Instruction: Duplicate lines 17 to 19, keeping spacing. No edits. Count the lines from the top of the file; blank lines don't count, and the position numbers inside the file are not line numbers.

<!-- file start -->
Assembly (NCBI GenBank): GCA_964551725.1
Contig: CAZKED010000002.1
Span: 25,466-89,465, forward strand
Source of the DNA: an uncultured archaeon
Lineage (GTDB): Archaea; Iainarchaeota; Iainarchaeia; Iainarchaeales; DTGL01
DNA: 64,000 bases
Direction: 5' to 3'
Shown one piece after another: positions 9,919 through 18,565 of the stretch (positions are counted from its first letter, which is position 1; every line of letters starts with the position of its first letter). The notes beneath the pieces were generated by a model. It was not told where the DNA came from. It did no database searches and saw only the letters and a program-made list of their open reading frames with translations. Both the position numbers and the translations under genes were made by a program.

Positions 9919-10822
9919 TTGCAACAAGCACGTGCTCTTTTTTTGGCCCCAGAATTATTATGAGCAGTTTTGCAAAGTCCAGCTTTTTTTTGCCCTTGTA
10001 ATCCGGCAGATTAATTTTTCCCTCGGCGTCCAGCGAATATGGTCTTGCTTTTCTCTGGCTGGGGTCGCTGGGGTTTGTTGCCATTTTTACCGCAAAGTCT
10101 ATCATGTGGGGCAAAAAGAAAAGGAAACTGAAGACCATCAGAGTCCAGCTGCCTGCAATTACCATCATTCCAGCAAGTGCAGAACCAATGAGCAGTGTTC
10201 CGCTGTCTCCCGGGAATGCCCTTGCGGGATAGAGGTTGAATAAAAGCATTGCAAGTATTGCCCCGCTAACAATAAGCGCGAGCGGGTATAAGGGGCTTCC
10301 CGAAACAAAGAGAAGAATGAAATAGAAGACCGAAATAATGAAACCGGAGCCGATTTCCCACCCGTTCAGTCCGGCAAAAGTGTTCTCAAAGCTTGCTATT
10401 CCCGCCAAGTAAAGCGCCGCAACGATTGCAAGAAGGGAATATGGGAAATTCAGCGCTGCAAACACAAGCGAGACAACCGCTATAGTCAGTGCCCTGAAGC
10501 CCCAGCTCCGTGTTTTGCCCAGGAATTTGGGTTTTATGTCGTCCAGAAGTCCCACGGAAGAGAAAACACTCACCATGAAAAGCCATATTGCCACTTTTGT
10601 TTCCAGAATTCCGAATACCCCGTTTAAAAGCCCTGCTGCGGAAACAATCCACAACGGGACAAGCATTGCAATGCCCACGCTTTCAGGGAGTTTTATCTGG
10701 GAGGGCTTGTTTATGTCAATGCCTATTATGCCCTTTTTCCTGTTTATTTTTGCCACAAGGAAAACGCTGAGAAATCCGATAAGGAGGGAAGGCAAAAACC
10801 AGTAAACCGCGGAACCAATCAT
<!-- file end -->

10601 TTCCAGAATTCCGAATACCCCGTTTAAAAGCCCTGCTGCGGAAACAATCCACAACGGGACAAGCATTGCAATGCCCACGCTTTCAGGGAGTTTTATCTGG
10701 GAGGGCTTGTTTATGTCAATGCCTATTATGCCCTTTTTCCTGTTTATTTTTGCCACAAGGAAAACGCTGAGAAATCCGATAAGGAGGGAAGGCAAAAACC
10801 AGTAAACCGCGGAACCAATCAT